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Windows filenames and Unicode
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Date: -- (:)
From: David Allsopp <dra-news@m...>
Subject: RE: [Caml-list] Windows filenames and Unicode
Paul Steckler wrote:
> On Wed, Sep 29, 2010 at 4:23 PM, David Allsopp <>
> wrote:
> > A way (but not foolproof on Windows 7 and Windows 2008 R2 because you
> > can disable it) would be to wrap the GetShortPathName Windows API
> > function[1] which will convert the pathname to its DOS 8.3 format which
> > will not contain Unicode characters. Another way might be to wrap the
> > Unicode version of CreateFileEx and convert the result into a handle
> > compatible with the standard library functions but I reckon that could be
> > tricky!
> For Linux, I was planning on enforcing the invariant that all strings
> inside my program are UTF-8.
> For Windows, I could use the same invariant, and modify the OCaml runtime
> so that all calls to Windows file primitives have those strings translated
> to UTF-16 (and return values translated back to UTF-8).  That is, I'd have
> to build a custom version of OCaml and wrap CreateFile, etc. with such
> Unicode translation functions.

Rather than hacking the OCaml runtime (the relevant code is {byte,asm}run/sys.c, btw) personally I'd produce a separate module of my own with two implementations - one for Linux which just uses the built-in primitives and then one for Windows using WinAPI functions directly. A cursory glance at the runtime code suggests that hacking wide support onto the runtime is not a "one-liner".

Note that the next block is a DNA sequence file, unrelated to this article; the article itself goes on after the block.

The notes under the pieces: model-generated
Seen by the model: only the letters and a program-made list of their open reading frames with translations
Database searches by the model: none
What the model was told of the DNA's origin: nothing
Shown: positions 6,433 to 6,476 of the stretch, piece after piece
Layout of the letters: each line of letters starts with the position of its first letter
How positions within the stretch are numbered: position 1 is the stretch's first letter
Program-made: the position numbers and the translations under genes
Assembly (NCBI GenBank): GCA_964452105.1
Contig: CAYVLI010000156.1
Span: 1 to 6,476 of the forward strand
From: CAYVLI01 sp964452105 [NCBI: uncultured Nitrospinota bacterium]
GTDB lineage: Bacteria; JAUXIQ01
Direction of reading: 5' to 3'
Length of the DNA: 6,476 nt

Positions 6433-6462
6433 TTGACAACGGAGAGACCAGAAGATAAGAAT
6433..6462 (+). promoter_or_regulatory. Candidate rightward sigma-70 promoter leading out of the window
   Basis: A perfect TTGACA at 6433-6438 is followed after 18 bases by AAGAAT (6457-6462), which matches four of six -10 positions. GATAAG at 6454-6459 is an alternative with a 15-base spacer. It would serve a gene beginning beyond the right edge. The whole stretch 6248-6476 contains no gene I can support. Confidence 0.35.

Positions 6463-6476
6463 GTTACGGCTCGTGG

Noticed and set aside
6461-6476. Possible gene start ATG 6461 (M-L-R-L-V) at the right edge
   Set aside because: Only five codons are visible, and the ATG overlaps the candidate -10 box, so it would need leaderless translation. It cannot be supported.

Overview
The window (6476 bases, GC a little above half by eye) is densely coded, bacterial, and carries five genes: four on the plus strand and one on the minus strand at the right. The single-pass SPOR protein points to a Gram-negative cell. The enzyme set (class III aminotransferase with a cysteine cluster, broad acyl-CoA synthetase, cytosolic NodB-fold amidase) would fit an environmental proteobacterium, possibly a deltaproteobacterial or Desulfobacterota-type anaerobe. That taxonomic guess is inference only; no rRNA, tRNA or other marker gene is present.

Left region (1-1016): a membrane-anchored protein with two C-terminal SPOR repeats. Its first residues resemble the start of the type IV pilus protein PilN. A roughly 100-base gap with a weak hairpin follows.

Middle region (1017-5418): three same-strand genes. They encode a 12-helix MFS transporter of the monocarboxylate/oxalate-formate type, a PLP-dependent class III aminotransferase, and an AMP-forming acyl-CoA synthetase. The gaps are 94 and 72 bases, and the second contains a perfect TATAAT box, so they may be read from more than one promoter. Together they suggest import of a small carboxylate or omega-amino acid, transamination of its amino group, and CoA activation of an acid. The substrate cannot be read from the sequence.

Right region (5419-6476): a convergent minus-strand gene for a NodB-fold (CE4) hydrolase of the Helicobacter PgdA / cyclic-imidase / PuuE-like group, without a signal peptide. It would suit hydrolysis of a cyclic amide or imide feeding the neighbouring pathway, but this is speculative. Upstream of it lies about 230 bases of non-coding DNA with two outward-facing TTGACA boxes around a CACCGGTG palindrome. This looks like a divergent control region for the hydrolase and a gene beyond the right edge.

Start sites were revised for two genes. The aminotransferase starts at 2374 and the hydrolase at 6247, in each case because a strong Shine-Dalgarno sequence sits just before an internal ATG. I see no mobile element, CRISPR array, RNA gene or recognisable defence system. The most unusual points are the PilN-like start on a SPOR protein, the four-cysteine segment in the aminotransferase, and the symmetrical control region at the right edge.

> All this is made slightly more complicated by the fact that I'm using the
> MinGW version of OCaml.

Shouldn't make it (too much) harder - I use the MinGW build of OCaml without issue for C stubs, after a slightly steep learning-curve. The w32api package in Cygwin provides all of the headers and link libraries for Windows libraries (it's installed by default with the gcc-mingw). If you ever have to link with more exotic libraries, dlltool is (sort of) your friend (it with a little bit of help allows you to generate the .a files needed for the DLL you're linking with - 3rd party libraries on Windows tend only to ship the MSVC .lib files)

> Hmmm, I shouldn't have to do this.  Are there plans afoot to modernize
> OCaml's string-handling?

Can o' worms, I expect! Windows (by which I mean Windows NT) took the simplest route of 16-bit wchars for Unicode but it's not necessarily the best way of programming in general... the problem with going Unicode is *how* you go Unicode.